The Galleria is a compelling place for office tenants, says Cousins SVP Bob Boykin (whom we snapped, right, with Jacobs’ Ford Hubbard). Rents are competitive with other submarkets, ad valorem taxes are lower than the CBD and the amenities are unmatched. Plus, people want to live there, which is good for employee retention. (It’s a good fit for people moving in from other major cities—his nephew and wife moved to Uptown after 10 years in Manhattan and feel right at home.) So it’s no surprise that major tenants like Apache have shown long-term commitment. (It’s been there since ’91.)
Transwestern EVP Eric Anderson (here with HFF’s Robert Williamson) says Uptown will face challenges short-term, but its energy exposure is limited, so he doesn’t expect a huge impact. The average Uptown tenant is 7,800 SF and very few are engineering or oilfield services companies. That same small tenant size that protects Uptown now is one reason Eric doesn’t think we’ll see any more new office development for a long time. Most developers want a large tenant to start construction, and it’s hard to find one in the Galleria, and even harder without mass transit. Long-term, he thinks it’s one of the most fundamentally sound submarkets in Houston if not the US…as long as we address the mass transit issue.
TRC Capital Partners is re-evaluating its plan to do more office in Uptown, says TRC Capital Partners CEO Steve Lerner (right, with Lehmberg & Associates’ Gary Lehmberg). It’s going forward on a hotel next to BBVA Compass Plaza (a hotel flag has been chosen and the team is heavy in redesigning that project), but even though a second office tower is designed and permitted, TRC could do residential (rental or condo) there instead if it doesn’t find a 100k SF anchor tenant. BBVA Compass Plaza is a great example of the draw of Uptown, Steve says. BBVA always wanted to be on Post Oak because it thought it was the best positioning for an international firm. (It still took three annual proposals to get them to sign onto his development, Steve says.) The new owner, Masaveu, is also an international group—Steve says it’s a sophisticated investor and it only wants trophy properties in international markets. Masaveu approached him about buying the property, and it only took 46 days from LOI to funding and closing.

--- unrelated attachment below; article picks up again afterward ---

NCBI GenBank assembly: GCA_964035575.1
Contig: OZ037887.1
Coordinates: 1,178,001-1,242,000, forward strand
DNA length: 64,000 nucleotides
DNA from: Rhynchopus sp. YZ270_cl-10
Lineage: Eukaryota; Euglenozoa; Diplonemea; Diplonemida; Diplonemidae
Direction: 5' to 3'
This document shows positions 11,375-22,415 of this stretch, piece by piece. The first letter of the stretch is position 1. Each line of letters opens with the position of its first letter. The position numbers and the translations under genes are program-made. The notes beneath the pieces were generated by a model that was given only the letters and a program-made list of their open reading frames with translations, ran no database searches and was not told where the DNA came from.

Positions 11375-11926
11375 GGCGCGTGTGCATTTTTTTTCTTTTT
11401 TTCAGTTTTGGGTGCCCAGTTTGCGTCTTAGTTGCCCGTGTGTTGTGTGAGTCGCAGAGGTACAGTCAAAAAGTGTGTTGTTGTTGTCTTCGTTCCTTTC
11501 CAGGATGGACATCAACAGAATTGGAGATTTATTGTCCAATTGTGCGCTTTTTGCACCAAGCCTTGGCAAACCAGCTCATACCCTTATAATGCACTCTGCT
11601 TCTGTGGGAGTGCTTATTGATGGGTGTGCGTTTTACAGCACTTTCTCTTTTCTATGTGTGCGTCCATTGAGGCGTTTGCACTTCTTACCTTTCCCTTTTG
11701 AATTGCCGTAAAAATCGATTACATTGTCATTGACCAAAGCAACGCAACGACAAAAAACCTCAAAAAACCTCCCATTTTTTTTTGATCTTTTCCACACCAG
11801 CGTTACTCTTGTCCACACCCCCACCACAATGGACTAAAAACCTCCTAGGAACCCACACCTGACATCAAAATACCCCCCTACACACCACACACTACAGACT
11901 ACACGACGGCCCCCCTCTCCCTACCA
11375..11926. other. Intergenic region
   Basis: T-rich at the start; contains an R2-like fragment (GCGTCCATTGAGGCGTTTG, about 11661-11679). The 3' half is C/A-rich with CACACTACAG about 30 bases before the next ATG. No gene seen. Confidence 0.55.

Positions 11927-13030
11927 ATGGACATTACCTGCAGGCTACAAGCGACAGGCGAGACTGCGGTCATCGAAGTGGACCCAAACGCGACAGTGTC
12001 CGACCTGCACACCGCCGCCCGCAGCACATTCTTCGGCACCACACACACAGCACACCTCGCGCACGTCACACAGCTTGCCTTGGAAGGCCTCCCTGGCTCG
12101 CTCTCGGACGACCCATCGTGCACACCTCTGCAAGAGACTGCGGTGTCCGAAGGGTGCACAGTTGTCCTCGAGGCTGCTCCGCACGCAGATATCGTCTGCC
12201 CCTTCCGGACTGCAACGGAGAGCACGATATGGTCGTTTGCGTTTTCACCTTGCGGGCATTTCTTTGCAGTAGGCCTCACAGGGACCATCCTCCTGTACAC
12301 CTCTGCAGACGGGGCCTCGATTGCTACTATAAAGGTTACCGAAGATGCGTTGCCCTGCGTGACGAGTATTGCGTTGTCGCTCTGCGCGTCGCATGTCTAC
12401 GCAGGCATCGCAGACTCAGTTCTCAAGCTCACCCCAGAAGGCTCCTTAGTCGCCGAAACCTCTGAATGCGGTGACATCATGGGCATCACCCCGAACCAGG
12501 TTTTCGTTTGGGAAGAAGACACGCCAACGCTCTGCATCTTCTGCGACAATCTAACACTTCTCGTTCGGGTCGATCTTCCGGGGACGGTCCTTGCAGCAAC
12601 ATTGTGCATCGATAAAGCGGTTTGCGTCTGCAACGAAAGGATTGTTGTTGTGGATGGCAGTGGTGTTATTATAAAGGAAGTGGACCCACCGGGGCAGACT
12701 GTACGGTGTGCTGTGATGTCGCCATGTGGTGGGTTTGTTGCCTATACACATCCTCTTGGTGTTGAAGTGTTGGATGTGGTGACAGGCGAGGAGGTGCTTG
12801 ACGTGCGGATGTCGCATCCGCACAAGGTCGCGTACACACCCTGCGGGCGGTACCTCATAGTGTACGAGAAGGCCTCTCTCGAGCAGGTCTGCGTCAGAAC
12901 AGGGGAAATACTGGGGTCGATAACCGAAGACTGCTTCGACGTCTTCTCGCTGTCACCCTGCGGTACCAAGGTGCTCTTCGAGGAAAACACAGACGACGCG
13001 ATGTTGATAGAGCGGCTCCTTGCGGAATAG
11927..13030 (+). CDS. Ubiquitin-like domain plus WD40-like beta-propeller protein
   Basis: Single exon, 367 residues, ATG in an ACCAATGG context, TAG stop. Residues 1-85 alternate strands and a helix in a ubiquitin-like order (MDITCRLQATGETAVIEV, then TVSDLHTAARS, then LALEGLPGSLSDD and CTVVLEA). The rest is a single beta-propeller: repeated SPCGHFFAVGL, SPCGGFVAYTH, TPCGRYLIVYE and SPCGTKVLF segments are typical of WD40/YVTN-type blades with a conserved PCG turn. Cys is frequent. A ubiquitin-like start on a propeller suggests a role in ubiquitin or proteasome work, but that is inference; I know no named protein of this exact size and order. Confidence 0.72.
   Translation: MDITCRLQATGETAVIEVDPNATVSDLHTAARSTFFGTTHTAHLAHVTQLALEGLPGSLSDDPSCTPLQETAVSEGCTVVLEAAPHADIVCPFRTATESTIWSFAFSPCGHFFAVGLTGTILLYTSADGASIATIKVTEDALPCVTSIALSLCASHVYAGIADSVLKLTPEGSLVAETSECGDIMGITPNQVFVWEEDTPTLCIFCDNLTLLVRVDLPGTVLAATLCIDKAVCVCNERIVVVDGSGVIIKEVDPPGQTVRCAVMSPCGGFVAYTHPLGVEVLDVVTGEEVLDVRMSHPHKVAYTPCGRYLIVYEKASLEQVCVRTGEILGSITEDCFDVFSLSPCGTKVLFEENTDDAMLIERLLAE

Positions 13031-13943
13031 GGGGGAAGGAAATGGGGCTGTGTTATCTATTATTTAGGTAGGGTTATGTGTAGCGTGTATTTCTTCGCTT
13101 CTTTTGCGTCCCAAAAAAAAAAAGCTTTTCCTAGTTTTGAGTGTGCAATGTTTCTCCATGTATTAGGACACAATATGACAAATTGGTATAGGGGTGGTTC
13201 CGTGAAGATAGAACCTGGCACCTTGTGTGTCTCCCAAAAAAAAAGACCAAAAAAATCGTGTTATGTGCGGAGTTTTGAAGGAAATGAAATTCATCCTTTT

Here’s our full Uptown panel: Kendall, Eric, Steve, Jonathan, Lisa, Bob and David. A couple of our experts mentioned their excitement about the upcoming Dinerstein project at the northwest corner of Post Oak and San Felipe. Steve says the multifamily community will have 30k SF of retail. BBVA Compass Plaza showed the wild success of putting retail at the base of another use in Uptown. Although the retail spots in that property don’t even face Post Oak, Caracol is one of the highest-grossing restaurants in town. Jonathan is thrilled by TRC and Dinerstein's ground-floor retail, saying it's important for developers to keep up that trend going forward.